Mstation Classical Reviews
pre Dec 04 reviews are here
Fri, 29 Apr 2005
Lux Aeterna Music by Morten Lauridsen (b.1943) Polyphony The Britten Sinfonia Conducted by Stephen Layton Lux Aeterna (1997) [26.33] Introitus [6.36] In te, Domine, speravi [4.13] O nata lux [3.39] Veni, Sancte Spiritus [2.20] Agnus Dei Š Lux Aeterna [9.33] Madrigali (1987) Six Ōfire songsÕ on Italian Renaissance poems [19.36] OvÕ¸, LassÕ, il bel viso [2,41] Quando son pi¯ lontan [4.13] Amor, io sento lÕalma [1.48] Io piango [3.24] Luci serene e chiare [2.44] Se per Havervi, oime [4.12] Ave Maria (1997) [6.38] Ubi caritas et amor (1999) [6.57] O magnum mysterium (1994) [6.40]
Recorded in The Temple Church, London on 31 July and 1 August 2003 and in St Jude-on-the-hill, Hampstead, London on 3 April 2004 (Tracks 1-5, Lux Aeterna) Hyperion CDA67449 [66.45]
The notes that accompany this disc of choral music by the American composer Morten Lauridsen describe the music at various times as follows: "...sonorously beautiful and immaculately crafted..." "...Imbued with a pervasive sincerity..." "...true to an inimitable inner singing..." "...preternatural sensitivity to textual nuance..." "...suffused with warmth and consolation..." "sensuous and spare..." and so it goes on. This is the best way of summing up this music, which aims for the popular "spiritual" appeal of Taverner or Paert, mixed with the listener-friendly aspect of Rutter.
Much is made of the melodic beauty that is central to Lauridsen's music, and all the lines are well crafted and, indeed, beautiful. Lauridsen can be seen as the epitome of the post-post-modernist rejection of all things modern. This music is filled with echoes of the past. Lauridsen himself has made much of his immersion in the music of the renaissance, and of plainchant, both of which contribute heavily to his style. There is also much of the sound-word of Faure, and the booklet notes even draw a direct comparison between Lauridsen's Lux Aeterna and Faure's Requiem as being "suffused by warmth and consolation". Bits of this work also sound as if they are about to become Nimrod from Elgar's Enigma Variations but that great peroration never quite comes. Essentially, Lux Aeterna sounds most like film music; particularly the sound track to any of those American "feelgood" films about people, preferably families, overcoming personal tragedy to triumph through their inner strength. The trouble is, the style is generic and fits any of these scenarios without really showing very much of itself. The notes claim that the music is never pastiche, but this somewhat disingenuous as there is undoubtedly a considerable aspect of pastiche in such conscious avoidance of the musical developments of the last 50 or 60 years, to write music redolent of the romantic era more than of the era in which the music was created.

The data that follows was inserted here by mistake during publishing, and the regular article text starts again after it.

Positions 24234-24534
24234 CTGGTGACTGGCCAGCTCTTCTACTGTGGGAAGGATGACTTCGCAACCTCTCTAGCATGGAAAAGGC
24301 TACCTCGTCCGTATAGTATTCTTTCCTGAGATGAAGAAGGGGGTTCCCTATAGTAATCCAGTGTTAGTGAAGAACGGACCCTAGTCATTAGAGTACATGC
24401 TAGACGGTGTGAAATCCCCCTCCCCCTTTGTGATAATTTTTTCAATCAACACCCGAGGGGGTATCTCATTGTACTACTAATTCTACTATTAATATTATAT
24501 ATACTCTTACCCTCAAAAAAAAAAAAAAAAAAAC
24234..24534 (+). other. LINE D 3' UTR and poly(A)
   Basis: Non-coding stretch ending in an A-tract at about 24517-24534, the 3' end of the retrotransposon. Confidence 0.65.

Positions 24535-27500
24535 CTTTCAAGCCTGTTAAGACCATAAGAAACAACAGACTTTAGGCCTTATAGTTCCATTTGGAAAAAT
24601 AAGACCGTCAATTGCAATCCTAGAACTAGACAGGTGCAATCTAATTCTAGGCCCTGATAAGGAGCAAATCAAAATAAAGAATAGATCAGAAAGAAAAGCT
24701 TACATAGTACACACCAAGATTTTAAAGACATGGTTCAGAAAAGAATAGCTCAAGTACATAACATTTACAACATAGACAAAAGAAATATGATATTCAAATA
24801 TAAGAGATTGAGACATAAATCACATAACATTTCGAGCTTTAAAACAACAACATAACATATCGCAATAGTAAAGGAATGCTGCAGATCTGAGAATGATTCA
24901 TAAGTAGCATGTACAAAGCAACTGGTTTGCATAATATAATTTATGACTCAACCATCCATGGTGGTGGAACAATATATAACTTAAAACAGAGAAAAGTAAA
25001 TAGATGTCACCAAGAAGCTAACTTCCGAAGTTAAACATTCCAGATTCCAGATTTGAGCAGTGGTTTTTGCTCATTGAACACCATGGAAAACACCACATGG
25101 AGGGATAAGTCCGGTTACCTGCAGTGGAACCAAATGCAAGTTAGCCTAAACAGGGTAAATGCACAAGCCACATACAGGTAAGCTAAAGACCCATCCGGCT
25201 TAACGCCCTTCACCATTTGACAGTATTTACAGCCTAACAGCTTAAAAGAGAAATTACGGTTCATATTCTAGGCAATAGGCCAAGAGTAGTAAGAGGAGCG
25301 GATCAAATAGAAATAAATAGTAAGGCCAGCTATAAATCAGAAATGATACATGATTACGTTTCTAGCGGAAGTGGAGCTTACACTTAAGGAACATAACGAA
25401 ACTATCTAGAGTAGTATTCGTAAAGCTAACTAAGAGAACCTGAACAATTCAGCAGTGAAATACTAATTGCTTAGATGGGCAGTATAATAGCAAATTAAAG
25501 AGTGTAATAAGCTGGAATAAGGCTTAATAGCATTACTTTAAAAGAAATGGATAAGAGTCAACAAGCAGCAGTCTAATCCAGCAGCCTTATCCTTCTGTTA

The other works are for unaccompanied chorus, whereas Lux Aeterna is for chorus and orchestra. The six madrigali are undoubtedly more interesting works than Lux Aeterna as they make much greater play with contrast and with rhythmic variety. The performance of Stephen Layton's group Polyphony is as good here as it is anywhere; a confident sound in all dynamics, and with immaculate control over the nuances of shading and movement. Polyphony is not a large group, being 25 singers in these madrigali, but each voice is able to contribute fully. These are the cream of the young professional choral singers of London, and Layton can make them do anything.
The disc concludes with Latin motets from the mid/late 1990s. In Ave Maria Lauridsen employs a lush eight-part texture and Polyphony rise easily to the challenge of the music's complexities. However, the soundscape is essentially that of Lux Aeterna again, and while it is constantly beautiful, it is not terribly memorable and easily moves towards the borders of the saccharine. Ubi caritas draws immediate comparison with the well-known setting of the same words by Durufle, and makes similar use of the plainsong, opening with an unadorned verse of plainsong, which makes for a pleasing variation of texture away from Lauridsen's usual lushness. In the rest of the motet he manipulates the plainsong melody in contrapuntal elaborations. There is more variety of texture and tempo than elsewhere and the result is highly successful. O magnum mysterium was written just before Lux Aeterna and again inhabits those slightly sugary realms that have been already noted. Beautifully sung though...
(c) 2005 Peter Wells